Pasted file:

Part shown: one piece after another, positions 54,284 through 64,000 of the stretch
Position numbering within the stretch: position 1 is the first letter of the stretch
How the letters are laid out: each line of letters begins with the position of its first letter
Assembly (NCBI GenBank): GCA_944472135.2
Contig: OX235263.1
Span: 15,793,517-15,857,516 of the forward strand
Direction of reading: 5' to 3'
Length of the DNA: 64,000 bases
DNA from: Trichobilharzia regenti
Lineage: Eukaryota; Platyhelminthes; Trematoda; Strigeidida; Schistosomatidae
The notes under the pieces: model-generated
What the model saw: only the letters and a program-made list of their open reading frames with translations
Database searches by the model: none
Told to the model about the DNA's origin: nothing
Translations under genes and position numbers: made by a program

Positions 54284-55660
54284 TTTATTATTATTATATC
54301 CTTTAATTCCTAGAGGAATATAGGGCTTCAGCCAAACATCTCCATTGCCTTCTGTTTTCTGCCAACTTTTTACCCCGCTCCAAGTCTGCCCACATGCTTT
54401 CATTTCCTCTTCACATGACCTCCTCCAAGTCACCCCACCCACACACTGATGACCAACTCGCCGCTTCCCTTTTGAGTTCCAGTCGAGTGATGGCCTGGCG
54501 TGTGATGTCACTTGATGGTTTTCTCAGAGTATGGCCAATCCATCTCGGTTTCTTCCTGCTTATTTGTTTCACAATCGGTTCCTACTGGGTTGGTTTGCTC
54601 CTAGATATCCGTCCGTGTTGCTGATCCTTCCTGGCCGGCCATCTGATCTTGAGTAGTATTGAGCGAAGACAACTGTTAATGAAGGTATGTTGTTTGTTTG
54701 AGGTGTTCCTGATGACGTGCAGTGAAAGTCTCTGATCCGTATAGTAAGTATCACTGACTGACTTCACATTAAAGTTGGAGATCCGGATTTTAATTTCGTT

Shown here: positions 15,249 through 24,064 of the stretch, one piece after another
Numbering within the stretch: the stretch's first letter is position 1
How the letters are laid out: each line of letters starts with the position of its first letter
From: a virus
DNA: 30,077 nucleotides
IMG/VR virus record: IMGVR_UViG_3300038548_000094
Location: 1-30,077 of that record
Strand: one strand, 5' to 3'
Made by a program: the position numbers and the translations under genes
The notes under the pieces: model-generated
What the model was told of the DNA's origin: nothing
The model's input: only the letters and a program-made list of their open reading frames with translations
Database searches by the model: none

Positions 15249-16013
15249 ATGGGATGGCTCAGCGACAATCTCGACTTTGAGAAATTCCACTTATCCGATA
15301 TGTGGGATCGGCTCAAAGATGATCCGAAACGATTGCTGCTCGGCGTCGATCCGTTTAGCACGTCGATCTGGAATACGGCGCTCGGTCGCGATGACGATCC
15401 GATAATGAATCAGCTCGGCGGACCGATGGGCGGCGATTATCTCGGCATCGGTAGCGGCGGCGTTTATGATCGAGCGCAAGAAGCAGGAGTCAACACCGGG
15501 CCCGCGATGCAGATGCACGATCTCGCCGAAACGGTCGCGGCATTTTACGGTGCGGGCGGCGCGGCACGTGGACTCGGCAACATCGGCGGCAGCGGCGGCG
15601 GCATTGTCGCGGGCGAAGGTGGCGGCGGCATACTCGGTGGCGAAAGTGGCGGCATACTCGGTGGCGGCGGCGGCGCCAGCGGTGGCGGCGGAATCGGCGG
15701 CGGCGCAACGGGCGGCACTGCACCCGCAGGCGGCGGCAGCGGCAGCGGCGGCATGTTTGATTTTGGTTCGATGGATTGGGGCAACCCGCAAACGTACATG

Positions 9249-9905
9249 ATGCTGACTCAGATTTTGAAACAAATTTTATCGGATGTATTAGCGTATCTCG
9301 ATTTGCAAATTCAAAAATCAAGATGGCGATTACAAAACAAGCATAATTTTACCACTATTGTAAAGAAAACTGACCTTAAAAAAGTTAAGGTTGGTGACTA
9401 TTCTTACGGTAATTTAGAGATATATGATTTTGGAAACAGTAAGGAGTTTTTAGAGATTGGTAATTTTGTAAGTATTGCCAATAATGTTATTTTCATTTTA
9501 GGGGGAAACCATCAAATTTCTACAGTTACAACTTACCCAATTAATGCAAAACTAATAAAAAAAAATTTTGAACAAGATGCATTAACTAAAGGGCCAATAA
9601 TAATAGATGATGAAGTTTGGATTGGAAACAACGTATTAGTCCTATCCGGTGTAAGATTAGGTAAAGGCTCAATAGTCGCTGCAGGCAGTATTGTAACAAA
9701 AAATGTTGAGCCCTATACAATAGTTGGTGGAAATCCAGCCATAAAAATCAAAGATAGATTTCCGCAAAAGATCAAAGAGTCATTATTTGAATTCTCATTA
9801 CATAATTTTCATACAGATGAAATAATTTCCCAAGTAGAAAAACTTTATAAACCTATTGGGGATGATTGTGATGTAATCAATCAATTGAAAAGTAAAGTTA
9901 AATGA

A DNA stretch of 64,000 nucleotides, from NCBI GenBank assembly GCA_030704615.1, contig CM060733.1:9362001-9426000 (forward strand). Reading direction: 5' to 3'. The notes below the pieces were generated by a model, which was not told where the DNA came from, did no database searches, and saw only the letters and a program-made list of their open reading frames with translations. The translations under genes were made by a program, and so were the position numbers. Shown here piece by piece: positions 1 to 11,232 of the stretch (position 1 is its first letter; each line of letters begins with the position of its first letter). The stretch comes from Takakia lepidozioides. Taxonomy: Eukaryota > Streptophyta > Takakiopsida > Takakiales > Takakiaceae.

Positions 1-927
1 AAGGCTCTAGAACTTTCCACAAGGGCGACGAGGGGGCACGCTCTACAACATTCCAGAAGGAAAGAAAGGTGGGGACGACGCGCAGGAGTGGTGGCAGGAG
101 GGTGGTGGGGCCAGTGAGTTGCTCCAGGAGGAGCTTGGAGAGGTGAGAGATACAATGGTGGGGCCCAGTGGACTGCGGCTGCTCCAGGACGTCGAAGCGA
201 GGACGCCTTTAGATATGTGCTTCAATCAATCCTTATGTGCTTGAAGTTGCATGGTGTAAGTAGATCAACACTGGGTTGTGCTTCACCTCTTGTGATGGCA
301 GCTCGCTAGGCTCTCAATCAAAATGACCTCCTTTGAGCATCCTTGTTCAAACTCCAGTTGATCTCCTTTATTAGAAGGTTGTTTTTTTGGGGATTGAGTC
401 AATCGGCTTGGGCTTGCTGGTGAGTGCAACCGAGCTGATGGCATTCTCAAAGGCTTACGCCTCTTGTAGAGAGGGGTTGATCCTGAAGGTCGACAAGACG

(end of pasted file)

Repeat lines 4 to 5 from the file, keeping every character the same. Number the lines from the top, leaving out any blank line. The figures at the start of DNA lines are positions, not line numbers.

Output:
Assembly (NCBI GenBank): GCA_944472135.2
Contig: OX235263.1